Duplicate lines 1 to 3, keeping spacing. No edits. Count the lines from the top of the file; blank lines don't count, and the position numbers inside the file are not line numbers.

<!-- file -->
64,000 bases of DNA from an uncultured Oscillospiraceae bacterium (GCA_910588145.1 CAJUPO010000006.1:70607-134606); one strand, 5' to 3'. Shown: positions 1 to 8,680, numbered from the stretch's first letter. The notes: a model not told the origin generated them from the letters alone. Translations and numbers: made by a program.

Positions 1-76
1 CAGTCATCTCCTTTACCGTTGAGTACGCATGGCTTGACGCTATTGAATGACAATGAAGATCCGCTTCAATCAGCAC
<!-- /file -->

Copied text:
64,000 bases of DNA from an uncultured Oscillospiraceae bacterium (GCA_910588145.1 CAJUPO010000006.1:70607-134606); one strand, 5' to 3'. Shown: positions 1 to 8,680, numbered from the stretch's first letter. The notes: a model not told the origin generated them from the letters alone. Translations and numbers: made by a program.

Positions 1-76
1 CAGTCATCTCCTTTACCGTTGAGTACGCATGGCTTGACGCTATTGAATGACAATGAAGATCCGCTTCAATCAGCAC